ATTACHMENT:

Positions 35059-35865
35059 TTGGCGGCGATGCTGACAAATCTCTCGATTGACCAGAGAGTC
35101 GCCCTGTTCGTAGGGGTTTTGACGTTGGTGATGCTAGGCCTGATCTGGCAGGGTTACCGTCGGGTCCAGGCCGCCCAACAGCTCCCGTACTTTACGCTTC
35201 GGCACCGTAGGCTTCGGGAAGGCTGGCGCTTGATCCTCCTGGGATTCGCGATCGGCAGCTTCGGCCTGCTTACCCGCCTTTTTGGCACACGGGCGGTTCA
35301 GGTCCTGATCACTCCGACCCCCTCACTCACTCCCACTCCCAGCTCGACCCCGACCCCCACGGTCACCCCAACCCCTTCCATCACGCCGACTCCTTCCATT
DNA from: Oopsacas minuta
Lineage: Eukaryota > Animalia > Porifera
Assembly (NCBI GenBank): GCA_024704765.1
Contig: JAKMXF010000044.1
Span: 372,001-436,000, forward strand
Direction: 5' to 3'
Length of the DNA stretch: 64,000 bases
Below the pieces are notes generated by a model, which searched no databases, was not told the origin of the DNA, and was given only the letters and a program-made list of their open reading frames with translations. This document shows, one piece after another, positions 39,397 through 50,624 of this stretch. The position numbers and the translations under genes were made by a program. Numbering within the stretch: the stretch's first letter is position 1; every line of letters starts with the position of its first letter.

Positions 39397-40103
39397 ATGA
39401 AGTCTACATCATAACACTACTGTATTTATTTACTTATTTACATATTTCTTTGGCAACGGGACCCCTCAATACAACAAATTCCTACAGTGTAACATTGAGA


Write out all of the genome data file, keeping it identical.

Positions 35059-35865
35059 TTGGCGGCGATGCTGACAAATCTCTCGATTGACCAGAGAGTC
35101 GCCCTGTTCGTAGGGGTTTTGACGTTGGTGATGCTAGGCCTGATCTGGCAGGGTTACCGTCGGGTCCAGGCCGCCCAACAGCTCCCGTACTTTACGCTTC
35201 GGCACCGTAGGCTTCGGGAAGGCTGGCGCTTGATCCTCCTGGGATTCGCGATCGGCAGCTTCGGCCTGCTTACCCGCCTTTTTGGCACACGGGCGGTTCA
35301 GGTCCTGATCACTCCGACCCCCTCACTCACTCCCACTCCCAGCTCGACCCCGACCCCCACGGTCACCCCAACCCCTTCCATCACGCCGACTCCTTCCATT
DNA from: Oopsacas minuta
Lineage: Eukaryota > Animalia > Porifera
Assembly (NCBI GenBank): GCA_024704765.1
Contig: JAKMXF010000044.1
Span: 372,001-436,000, forward strand
Direction: 5' to 3'
Length of the DNA stretch: 64,000 bases
Below the pieces are notes generated by a model, which searched no databases, was not told the origin of the DNA, and was given only the letters and a program-made list of their open reading frames with translations. This document shows, one piece after another, positions 39,397 through 50,624 of this stretch. The position numbers and the translations under genes were made by a program. Numbering within the stretch: the stretch's first letter is position 1; every line of letters starts with the position of its first letter.

Positions 39397-40103
39397 ATGA
39401 AGTCTACATCATAACACTACTGTATTTATTTACTTATTTACATATTTCTTTGGCAACGGGACCCCTCAATACAACAAATTCCTACAGTGTAACATTGAGA